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Tuesday, June 28, 2022

Is coal back now? Internal government figures show what it would take to replace Russian gas

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The Niederaussem coal-fired power station and surrounding power lines are silhouetted against the setting sun.

Germany is in a deep energy crisis. On the one hand, because in reaction to Russia’s war against Ukraine, natural gas prices have skyrocketed, putting a heavy burden on industry and consumers. On the other hand, because Germany is heavily dependent on Russia for natural gas: 55 percent of the gas used in Germany comes from Russian exports.

The federal government has announced that it wants to free the country from this dependency on Russia. “Every day, indeed every hour, we say goodbye to Russian imports,” the Minister for Climate and Economy told the “Frankfurt Allgemeine Sunday newspaper” last weekend. Germany could become independent of Russian coal and Russian oil this year; “It’s more complicated with gas,” Habeck said.

Energy industry figures and analysis that are circulating in government circles and seen by Business Insider show just how complicated it is.

Is Germany postponing coal output?

Therefore, the total demand for natural gas in Germany is 870 terawatt hours (TWh) per year. Almost 480 TWh are covered by Russian gas. Analyzes discussed within the government show that it would probably be reasonably possible to replace this mass of natural gas from other sources in the short term. But replacing them in the long term would be a task that would take many years, which could also involve the use of climate-damaging energy.

It is expected that a delay in coal phase-out, which was previously planned until 2030, could replace up to 80 TWh of Russian natural gas in power production. Indeed, Economy Minister Habeck had not ruled out earlier this month that German coal-fired power plants would have to run longer to ensure the country’s security of supply. However, no concrete decisions have been made so far.

Further long-term savings potential in Russian natural gas demand is seen in further accelerated expansion of renewables. Here, too, up to 80 TWh of power from natural gas could be replaced by 2030, based on the assumption. The crux: The expansion of renewable energy planned by the traffic light government is already a “task of the century” that is difficult to achieve (O-Ton Habeck) – it is questionable whether an expansion of wind and solar energy can be completed even faster than planned so far.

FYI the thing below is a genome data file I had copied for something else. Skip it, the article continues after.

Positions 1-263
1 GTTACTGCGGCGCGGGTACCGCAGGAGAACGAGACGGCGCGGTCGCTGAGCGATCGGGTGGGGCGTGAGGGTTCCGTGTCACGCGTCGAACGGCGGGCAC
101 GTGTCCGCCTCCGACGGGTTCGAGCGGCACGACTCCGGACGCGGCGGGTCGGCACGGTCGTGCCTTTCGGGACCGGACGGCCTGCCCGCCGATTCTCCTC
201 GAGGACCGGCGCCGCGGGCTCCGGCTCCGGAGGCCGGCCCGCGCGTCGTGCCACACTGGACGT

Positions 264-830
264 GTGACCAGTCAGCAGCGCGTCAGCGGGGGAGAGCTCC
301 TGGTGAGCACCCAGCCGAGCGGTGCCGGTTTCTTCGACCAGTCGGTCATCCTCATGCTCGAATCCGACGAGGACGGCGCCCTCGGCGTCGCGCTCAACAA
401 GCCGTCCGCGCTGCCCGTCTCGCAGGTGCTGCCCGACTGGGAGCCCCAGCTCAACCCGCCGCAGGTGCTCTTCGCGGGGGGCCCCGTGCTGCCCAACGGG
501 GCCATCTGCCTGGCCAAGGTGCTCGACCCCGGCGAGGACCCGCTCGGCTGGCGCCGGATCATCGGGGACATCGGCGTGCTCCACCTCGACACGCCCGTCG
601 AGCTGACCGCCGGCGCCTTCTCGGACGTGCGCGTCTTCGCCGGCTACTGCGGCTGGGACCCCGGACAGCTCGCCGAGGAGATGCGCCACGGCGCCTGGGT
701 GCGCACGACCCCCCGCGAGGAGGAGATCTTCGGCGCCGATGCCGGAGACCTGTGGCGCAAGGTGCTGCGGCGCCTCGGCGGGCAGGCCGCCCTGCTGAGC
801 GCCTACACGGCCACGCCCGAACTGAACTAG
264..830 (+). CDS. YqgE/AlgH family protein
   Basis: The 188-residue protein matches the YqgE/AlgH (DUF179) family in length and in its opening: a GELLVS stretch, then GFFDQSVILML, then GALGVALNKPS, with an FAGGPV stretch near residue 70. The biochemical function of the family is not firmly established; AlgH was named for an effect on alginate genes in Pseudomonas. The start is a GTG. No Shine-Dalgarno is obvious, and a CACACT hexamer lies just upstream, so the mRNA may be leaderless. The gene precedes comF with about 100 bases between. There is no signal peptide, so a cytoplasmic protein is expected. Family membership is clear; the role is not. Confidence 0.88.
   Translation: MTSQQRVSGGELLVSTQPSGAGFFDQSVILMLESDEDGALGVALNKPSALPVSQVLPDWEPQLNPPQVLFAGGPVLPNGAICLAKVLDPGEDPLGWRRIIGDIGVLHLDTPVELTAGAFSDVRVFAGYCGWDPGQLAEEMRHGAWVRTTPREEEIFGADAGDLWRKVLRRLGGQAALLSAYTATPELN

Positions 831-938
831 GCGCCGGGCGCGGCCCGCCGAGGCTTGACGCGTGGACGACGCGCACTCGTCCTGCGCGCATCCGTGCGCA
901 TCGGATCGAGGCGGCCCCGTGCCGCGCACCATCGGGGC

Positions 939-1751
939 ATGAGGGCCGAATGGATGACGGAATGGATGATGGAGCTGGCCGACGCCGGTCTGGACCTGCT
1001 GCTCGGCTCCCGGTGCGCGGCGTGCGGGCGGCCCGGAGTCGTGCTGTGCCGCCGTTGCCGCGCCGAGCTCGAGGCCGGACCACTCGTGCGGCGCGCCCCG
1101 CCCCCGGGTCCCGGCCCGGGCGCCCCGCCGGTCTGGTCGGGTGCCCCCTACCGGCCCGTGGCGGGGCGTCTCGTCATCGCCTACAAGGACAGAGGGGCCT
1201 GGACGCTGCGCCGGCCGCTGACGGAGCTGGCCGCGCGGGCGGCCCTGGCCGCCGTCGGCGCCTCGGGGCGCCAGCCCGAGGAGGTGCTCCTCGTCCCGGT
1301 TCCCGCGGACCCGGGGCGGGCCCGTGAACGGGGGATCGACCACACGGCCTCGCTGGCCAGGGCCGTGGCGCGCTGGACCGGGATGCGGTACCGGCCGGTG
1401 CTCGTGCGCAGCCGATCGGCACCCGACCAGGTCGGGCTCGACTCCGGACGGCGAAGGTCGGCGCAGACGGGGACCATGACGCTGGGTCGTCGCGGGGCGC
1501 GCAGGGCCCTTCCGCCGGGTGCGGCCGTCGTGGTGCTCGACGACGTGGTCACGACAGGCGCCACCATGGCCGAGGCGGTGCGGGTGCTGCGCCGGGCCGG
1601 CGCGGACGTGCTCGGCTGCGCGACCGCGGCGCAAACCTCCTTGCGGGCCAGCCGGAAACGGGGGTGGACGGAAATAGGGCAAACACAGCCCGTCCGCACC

The third measure on the consumption side is the largest switch from gas heating to heat pumps in Germany. It is said that up to 50 TWh could be saved here. But as with the expansion of renewables, the same applies to switching to heat pumps: it takes money, time and manpower. The full saving effect could not take effect until 2030.

Beacons of hope liquid gas and hydrogen

However, the really great potential to replace Russian natural gas lies neither in coal nor in renewable energies. The stoplight government has already announced plans to build two new terminals for the import of liquefied natural gas (LNG). Internally, it is expected to replace up to 200 terawatt hours of power output from Russian natural gas. In addition, 200 TWh could be saved through expansion and increased use of hydrogen.

However, building LNG terminals and expanding hydrogen infrastructure will take years. The full effect of the measures may not materialize until the end of the decade. Deliveries through the new LNG terminals to be built could only start after 2025, according to analyzes circulating within the government. The situation is similar with the use of biogas (savings forecast: up to 40 TWh of natural gas) and the expansion of intra-European gas trade (savings forecast: maximum 80 TWh of natural gas).

Coal, liquefied gas and an emergency plan would be needed for short-term relief

However, the attack on Ukraine has highlighted the risk of Germany’s dependence on Russian gas; after all, the Kremlin could decide at any time to cut off gas supplies to Germany in response to sanctions against their country. To secure energy supply, shorter-term measures would be needed than new LNG terminals or long-term expansion of the hydrogen and renewables industry.

In fact, the analyzes circulating in government circles foresee appropriate measures. Increased natural gas production in the EU is supposed to replace several dozen terawatt hours of Russian natural gas. German coal-fired power plants held in reserve could also be used to replace Russian natural gas in the energy supply, according to another. The so-called gas emergency plan is even being considered, in which the gas supply would only be given to private consumers and critical infrastructure such as health establishments.

But even then, Germany would rely on large supplies of liquid gas to completely replace Russian gas supplies, according to analyses. However, without new LNG terminals, this is difficult to bring to the country. And that means: if Russia cuts off gas supplies to Germany, there will be serious bottlenecks, even if the Federal Republic takes far-reaching measures, such as the revival of coal.

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